When it comes to flat pedal shoes, Five Ten seems to have held a monopoly on the market for years. However, there is some much needed competition stirring things up with the arrival of brands like Ride Concepts. Ride Concepts is a “rider-designed, rider-owned” company based in the mountains of Lake Tahoe. The founders set out to deliver a shoe offering passionate riders more than just grip, and the women’s Skyline is no exception.
At first look, these shoes are sleek. Before slipping them on, I knew the Skylines would offer a less bulky fit than my other flat pedal shoes I’ve worn. The shoes feel snug, and I found they to run smaller when compared to the Five Tens I’ve tried. Just like when purchasing running shoes, I wish I had gone a half size up for extra room in the toe bed. However, despite my lack of toe room, I found the fit to be comfortable for all day riding, and my foot wasn’t slipping around in the shoe.
For over a month, I put these shoes through a ringer testing them out on technical gnar, flow trails, downhill parks, and even the local pump track. Even after all of that, the shoes proved to be extremely durable. I have had experience with other shoes starting to fall apart just after a few beatings, but I have been pleased with the Skylines’ durability. There are hardly any signs of wear and tear, and even the tread is still in great condition. The breathable microfiber upper also kept my feet and nose happy even on blistering summer days. My foot never felt hot, and I didn’t have to deal with rank smelling shoes. I also found them to have a faster drying time in comparison to other flat shoes.
The gusseted tongue was helpful in preventing loose rocks and debris finding its way into the shoes, so I never had to dump out my shoes after rides.
I was unsure how the D3O asymmetrical mid collar protection would feel when pedaling, but I was pleasantly surprised to find it to be extremely comfortable it felt, even during long days in the woods. My inside ankles tend to get beat up, especially from rocks shooting up under the bike, so having that extra protection is a definite bonus. The Skyline also offers a custom-molded rubber toe cap and heel protection. I’ve stubbed my toe one too many times — even breaking one once — when wearing flat pedal shoes that didn’t have a thick toe cap. The stiff sole, along with the D30 high impact zone insole, provides impact protection to both the forefoot and heels.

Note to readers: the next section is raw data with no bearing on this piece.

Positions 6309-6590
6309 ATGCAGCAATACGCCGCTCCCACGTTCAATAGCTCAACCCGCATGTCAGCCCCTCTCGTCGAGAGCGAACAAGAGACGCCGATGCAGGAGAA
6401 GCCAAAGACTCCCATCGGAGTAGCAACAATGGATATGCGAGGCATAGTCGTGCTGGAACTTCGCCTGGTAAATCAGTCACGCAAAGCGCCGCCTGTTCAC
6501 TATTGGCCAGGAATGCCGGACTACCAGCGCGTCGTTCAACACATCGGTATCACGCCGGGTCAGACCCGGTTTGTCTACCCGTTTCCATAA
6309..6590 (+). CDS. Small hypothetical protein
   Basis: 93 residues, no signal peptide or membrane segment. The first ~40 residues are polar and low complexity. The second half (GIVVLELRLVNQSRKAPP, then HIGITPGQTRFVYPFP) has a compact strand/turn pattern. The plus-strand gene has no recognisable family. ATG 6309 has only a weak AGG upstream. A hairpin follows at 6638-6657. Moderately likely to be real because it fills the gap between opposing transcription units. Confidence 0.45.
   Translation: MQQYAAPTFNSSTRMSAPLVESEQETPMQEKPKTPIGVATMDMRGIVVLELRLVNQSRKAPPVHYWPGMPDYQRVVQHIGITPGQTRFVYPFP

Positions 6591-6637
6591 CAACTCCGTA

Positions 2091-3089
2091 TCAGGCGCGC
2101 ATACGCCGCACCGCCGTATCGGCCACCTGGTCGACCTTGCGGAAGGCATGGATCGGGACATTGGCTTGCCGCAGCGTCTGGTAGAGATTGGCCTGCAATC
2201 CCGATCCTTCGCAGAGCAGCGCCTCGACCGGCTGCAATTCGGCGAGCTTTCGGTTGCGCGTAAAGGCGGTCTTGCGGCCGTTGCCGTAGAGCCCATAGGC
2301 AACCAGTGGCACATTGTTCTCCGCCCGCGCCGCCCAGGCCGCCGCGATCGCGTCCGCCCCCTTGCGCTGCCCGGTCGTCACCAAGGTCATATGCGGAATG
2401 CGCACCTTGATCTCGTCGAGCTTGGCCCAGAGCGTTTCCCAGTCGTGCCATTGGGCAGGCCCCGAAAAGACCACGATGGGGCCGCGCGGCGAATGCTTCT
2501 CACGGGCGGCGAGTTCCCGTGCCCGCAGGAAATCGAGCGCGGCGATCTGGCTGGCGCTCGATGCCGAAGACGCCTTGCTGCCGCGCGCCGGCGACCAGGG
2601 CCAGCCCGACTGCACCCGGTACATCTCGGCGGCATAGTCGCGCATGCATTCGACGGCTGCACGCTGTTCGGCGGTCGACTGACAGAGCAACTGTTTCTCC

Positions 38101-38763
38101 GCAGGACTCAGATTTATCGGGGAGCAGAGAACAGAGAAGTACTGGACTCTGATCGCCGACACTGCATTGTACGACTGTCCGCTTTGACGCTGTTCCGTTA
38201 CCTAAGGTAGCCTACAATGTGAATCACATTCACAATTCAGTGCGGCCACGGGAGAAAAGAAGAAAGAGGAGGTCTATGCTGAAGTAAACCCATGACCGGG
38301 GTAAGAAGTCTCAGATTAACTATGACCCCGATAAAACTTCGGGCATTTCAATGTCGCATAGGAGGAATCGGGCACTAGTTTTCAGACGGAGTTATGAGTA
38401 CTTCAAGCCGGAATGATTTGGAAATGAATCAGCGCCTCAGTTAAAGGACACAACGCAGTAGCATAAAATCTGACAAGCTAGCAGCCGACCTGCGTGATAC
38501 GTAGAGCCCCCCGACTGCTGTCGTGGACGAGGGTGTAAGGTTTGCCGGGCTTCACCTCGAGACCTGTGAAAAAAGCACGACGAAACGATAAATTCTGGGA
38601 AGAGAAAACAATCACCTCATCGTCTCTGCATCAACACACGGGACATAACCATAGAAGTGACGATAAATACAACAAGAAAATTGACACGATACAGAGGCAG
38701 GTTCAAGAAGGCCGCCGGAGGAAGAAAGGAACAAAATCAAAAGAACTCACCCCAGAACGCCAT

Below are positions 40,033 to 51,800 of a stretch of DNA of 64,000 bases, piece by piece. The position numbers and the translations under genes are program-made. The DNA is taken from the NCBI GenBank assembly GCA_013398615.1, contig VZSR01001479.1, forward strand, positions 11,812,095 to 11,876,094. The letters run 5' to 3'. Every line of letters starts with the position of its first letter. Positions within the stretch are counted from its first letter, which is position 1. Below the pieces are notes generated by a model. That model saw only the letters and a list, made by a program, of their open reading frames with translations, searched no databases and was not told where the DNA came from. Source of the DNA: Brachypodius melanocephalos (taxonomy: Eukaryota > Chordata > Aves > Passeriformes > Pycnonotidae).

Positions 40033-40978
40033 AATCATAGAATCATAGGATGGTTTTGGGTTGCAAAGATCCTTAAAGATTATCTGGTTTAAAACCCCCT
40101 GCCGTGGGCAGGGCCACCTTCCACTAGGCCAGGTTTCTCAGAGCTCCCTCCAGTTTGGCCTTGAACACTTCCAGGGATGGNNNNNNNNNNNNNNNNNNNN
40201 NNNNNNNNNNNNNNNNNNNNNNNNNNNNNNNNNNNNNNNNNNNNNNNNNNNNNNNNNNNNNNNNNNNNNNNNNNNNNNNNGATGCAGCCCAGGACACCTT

However, my one issue with the Skyline is its grip. Ride Concepts partnered with Rubber Kinetics to offer three differing levels of grip: DST 8.0 (lowest grip), DST 6.0 (mid-level grip) and DST 4.0 (highest grip). The Skyline includes the DST 4.0 compound, but it doesn’t feel like the grippiest I’ve tested.
While I didn’t have an issue with my foot sliding while climbing technical trails, I found my foot bouncing around when descending, especially over rocks and roots. I had to forcefully focus on planting my foot in an effort to avoid losing stability. I started to understand the shoe better after a few rides, but unfortunately I was not impressed with the DST 4.0. Ride Concepts is a fairly new company so hopefully they will continue testing and working on developing a grippier tread because I’m pleased with every other feature.
All in all, I found the Skyline to be a strong competitor in the market and a shoe I believe will stir up more competition. Compared to shoes at the same price point, the Skyline’s long lasting durability, all day riding comfort, and the innovative foot protection help it stand out. However, if you are looking for a flat shoe that feels like being clipped in, this shoe may not be for you.
This has not been a deal breaker though, and I for one will continue choosing the Skyline as my first choice when gearing up for rides.
Buy It: MSRP: $150, available at JensonUSA.
Thanks to Ride Concepts for providing the Skylines for review.